I took great pleasure in phoning Hastings Direct and telling them to get bent. When the chap asked why I was leaving I told him about the lock and the flat roof. He then insisted that we were covered for both and put me through to someone who could supposedly sort the roof. After another ten minutes I got through to someone who took my details and said they would be in touch tomorrow. I quibbled with her and got put through to the home emergency line. The nice lady there too my details for seemingly the millionth time and put me on hold whilst she looked up the flat roof bit. She was insistent I wasn’t covered.

After three and a half hours of being passed from one incompetent to another I gave up.

 

"er indoors TM" made coffee and served up the last of the buns that Maria had sent us. It was something of a novelty to have "er indoors TM" make the coffee – ever since she started working from home I’ve been the tea boy.

 

Seeing how the forecast monsoon had fizzled out and that the weather had chirped up we took the dogs out. Bearing in mind how wet the beach or the woods would have been, we went round the park. In retrospect I would rather have gone to the woods and bathed the dogs afterwards. The park was awash with people who were treating their dogs as “precious princesses” and were glaring at us as we passed and didn’t understand that dogs like to play. There were no end of people who made strange noises (for no explicable reason) as we passed which upset the dogs. It was all rather hard work.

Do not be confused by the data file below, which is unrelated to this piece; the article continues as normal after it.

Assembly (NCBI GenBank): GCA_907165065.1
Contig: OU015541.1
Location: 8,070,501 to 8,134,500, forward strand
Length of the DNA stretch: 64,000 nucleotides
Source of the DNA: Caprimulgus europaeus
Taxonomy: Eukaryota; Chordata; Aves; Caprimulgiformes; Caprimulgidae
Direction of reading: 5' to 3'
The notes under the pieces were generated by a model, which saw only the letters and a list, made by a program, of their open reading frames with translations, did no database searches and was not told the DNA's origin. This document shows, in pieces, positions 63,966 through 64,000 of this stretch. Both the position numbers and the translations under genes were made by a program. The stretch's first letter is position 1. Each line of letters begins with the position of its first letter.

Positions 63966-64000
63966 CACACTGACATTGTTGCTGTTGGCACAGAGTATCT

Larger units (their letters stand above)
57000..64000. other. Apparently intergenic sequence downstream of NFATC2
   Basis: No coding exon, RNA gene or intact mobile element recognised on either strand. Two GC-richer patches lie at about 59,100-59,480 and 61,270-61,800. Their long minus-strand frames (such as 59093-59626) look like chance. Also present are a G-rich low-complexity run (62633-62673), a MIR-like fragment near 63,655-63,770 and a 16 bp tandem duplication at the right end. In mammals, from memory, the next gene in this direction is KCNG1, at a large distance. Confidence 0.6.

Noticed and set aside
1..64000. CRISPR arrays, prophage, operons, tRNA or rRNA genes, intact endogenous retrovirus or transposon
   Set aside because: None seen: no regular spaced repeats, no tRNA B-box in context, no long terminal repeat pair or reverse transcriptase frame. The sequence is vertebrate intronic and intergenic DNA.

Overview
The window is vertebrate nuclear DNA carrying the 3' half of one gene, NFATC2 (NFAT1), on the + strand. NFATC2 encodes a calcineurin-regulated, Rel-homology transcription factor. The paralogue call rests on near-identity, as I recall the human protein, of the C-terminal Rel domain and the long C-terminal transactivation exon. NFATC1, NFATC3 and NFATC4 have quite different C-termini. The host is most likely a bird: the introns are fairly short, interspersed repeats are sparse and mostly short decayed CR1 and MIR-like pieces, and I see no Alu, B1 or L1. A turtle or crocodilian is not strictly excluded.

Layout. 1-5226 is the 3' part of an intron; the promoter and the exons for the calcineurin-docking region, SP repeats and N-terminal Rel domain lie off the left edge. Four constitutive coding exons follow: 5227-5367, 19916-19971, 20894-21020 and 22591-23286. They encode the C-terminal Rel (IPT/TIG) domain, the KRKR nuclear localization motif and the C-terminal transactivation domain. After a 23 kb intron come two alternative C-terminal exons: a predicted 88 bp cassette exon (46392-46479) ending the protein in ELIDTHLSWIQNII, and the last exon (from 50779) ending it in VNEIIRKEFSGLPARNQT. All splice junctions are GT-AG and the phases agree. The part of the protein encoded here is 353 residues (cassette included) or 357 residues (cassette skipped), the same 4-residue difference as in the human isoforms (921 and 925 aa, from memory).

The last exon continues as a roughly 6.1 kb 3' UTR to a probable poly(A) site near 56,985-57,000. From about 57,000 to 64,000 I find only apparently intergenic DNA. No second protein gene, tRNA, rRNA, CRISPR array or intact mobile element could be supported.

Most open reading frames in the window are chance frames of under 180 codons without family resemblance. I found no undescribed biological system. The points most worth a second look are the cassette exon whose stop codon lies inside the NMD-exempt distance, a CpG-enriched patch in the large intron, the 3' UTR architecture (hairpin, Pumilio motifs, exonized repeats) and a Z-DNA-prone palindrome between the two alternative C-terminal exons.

As we walked past the toilets we saw someone had painted a rather pretty mural which Pogo barked at quite vociferously. Cynically I can’t help but wonder how long it will be before the thug element defaces it.

As I walked I kept up a constant grumble about how wonderful life must be working in insurance or meteorology. “Yes you are covered, no you are not, who knows? – I don’t!”. “Rain, shine, what’s the difference?” Life must be so easy for them, as opposed to what I do where an error can be the difference between life and death. Again I can’t help but wonder if I made the right career choice. Again I wish I’d done something where I could stuff it up beyond all belief, no one would care, and I’d get far more money. Not that I’m bitter…

 

We came home where "er indoors TM" boiled up some cheese on toast. She enjoyed hers in peace and tranquillity; I found myself with a canine audience who were intently watching my every move. The dogs know who is the soft touch, and had far too much of what was supposed to be my lunch. They didn’t go scrounging round anyone else today. Odd, that (!)

 

With lunch scoffed I got out the ironing bord and spent the afternoon doing the ironing. As I slaved away I watched a DVD. “Doctor Who and the Daleks” was one of the first films I ever saw at the cinema. I think it is fair to say the film hasn’t stood the test of time. Had the goodie-aliens not been so camp and had Roy Castle’s character not been so slapstick then just maybe it might have been better. 

I wasn’t expecting to lose a tooth on Friday. I wasn’t expecting a leaking roof today. It is common knowledge that disasters come in threes… I wonder what tomorrow holds?